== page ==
This sort of problem is not unique to EU law: some may remember one twist in the 'banana saga', when the EU claimed that it had complied with rulings of the World Trade Organisation (WTO) against it, while the USA claimed that it had not. In the absence of clear rules in the WTO's Dispute Settlement Understanding on this point, the WTO bodies had to craft an ad hoc solution.
Equally there are no clear rules governing this scenario in EU law, so the EU General Court had to craft them back in 2011, when Portugal argued that the Commission had wrongly sent it a demand for a penalty payment, whereas it had already complied with the original judgment against it, which concerned its breach of an EU Directive on public procurement (Case T-33/09 Portugal v Commission). The General Court agreed with Portugal, ruling that in this scenario the Commission could not simply demand more penalty payments, but had to begin a wholly new infringement procedure from scratch.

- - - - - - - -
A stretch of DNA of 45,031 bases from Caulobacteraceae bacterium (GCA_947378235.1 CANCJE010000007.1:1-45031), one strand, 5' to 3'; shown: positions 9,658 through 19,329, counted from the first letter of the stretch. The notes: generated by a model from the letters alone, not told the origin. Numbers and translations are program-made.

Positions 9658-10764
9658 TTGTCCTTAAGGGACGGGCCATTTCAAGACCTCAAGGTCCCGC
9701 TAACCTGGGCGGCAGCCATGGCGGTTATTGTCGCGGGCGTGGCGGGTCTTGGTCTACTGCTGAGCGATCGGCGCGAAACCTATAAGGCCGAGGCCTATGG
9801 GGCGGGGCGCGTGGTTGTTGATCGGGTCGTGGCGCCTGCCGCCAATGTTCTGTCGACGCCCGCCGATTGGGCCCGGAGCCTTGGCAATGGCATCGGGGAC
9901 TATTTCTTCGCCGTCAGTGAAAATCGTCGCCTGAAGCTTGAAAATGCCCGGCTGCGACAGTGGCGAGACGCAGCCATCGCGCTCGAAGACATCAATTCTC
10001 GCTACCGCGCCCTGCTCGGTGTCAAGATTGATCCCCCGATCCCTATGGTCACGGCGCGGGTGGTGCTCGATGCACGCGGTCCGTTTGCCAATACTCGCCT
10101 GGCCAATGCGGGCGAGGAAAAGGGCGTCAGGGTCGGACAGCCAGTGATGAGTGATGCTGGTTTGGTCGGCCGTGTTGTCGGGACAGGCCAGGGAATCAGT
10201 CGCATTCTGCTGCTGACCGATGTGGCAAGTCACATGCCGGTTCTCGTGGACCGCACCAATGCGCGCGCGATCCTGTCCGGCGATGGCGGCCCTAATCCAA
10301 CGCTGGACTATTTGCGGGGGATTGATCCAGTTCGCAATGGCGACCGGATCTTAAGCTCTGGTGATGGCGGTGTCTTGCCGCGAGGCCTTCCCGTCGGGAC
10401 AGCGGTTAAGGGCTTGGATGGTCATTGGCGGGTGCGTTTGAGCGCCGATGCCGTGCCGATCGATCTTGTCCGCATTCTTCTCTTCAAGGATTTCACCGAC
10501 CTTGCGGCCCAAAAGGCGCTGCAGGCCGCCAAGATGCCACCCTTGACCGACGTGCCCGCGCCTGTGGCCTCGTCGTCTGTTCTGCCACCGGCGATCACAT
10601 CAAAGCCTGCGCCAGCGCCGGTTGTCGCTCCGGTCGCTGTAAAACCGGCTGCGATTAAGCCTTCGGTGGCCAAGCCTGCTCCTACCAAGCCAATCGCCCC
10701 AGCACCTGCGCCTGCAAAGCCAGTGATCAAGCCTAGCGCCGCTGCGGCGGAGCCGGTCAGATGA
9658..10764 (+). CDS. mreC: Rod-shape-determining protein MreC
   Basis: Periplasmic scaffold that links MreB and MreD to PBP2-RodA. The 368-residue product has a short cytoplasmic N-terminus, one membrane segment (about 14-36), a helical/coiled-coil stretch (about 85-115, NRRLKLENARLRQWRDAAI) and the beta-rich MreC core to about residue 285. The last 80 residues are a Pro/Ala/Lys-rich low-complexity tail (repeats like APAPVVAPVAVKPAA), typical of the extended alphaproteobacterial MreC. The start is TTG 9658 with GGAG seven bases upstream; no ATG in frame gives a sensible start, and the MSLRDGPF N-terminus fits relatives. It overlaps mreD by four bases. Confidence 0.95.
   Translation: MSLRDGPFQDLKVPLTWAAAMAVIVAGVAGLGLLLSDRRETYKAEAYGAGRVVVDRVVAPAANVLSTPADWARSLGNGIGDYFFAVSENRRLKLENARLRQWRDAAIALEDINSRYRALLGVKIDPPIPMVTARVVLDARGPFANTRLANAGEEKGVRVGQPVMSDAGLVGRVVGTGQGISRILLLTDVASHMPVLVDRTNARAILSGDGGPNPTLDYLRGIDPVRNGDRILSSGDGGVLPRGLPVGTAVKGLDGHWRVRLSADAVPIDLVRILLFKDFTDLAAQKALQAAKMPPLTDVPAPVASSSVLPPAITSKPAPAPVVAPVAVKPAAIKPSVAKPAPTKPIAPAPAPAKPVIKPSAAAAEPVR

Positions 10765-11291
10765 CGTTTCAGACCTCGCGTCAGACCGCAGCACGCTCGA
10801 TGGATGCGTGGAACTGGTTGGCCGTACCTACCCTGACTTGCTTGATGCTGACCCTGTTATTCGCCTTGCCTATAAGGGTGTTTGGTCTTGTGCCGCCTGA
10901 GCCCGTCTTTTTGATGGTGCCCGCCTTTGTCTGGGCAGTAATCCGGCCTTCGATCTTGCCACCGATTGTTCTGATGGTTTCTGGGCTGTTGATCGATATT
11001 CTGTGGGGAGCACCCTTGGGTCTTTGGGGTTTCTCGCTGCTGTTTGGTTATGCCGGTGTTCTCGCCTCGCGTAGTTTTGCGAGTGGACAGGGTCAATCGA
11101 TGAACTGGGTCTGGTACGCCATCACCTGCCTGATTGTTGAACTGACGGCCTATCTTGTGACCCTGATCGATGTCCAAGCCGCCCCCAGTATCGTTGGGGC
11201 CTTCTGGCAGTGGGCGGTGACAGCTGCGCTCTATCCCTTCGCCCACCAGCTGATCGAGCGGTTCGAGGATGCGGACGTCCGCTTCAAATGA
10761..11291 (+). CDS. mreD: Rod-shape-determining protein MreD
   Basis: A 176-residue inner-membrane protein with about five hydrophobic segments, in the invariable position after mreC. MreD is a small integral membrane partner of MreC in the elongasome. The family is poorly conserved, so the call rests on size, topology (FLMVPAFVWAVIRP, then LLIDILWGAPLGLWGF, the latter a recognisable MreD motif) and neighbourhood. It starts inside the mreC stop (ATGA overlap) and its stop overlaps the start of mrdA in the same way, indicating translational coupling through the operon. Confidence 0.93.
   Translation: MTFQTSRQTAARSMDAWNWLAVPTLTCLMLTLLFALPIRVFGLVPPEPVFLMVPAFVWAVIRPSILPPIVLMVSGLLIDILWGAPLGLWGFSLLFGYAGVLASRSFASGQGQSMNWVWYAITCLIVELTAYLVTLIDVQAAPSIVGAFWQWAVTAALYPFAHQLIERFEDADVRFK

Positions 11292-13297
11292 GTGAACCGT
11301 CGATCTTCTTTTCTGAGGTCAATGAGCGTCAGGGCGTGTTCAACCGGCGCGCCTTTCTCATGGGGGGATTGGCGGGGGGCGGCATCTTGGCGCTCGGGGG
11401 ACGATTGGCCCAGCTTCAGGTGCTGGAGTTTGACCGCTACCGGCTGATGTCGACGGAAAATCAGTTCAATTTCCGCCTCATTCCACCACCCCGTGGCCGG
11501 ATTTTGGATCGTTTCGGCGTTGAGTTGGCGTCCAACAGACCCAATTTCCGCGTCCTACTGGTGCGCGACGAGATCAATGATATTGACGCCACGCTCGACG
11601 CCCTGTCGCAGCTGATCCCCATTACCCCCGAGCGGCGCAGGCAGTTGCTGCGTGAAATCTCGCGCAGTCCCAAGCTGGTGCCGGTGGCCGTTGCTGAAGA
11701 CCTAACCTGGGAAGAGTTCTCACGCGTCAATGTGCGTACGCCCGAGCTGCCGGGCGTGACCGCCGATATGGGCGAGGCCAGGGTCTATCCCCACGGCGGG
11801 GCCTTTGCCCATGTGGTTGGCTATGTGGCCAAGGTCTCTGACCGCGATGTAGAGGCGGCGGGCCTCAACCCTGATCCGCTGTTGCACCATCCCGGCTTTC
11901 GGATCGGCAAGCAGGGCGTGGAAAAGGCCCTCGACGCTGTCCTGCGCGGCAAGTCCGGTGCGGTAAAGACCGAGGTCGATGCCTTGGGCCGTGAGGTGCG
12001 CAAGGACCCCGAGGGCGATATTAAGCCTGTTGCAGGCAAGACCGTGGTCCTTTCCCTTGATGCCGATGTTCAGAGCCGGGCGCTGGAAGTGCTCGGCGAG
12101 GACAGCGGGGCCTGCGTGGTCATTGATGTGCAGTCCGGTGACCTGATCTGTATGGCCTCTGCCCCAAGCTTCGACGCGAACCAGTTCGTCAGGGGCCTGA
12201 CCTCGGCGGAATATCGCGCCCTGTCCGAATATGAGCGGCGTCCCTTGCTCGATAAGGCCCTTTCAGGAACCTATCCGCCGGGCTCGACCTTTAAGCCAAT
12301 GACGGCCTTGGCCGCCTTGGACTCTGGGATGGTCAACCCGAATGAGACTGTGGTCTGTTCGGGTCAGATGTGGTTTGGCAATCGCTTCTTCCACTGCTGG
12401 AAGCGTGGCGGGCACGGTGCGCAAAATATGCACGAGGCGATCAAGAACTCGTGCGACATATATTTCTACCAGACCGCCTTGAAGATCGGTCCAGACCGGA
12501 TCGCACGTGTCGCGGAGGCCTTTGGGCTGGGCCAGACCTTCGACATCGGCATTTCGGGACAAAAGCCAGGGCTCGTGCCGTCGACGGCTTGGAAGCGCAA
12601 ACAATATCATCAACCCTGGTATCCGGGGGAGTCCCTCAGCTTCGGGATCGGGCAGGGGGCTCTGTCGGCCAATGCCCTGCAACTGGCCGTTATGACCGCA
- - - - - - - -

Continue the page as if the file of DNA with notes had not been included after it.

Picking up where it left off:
The Commission appealed this judgment to the Court of Justice (Case C-292/11 P Commission v Portugal), but in its judgment that Court upheld the General Court's judgment. In the Court's view, the obligation for Portugal arising from its case-law was to repeal a particular law, and Portugal had done so. There was a replacement national law, which the Commission claimed still violated EU obligations, but the Commission had to bring new infringement proceedings from scratch to establish that this was a breach of EU law.
The first reason for the Court's ruling was that it had exclusive jurisdiction to rule on whether a Member State had breached EU law. Neither the Commission nor the General Court could encroach on this jurisdiction. It would also be problematic because the Court of Justice would be limited to reviewing the legal conclusions of the General Court, being unable to examine its findings of fact.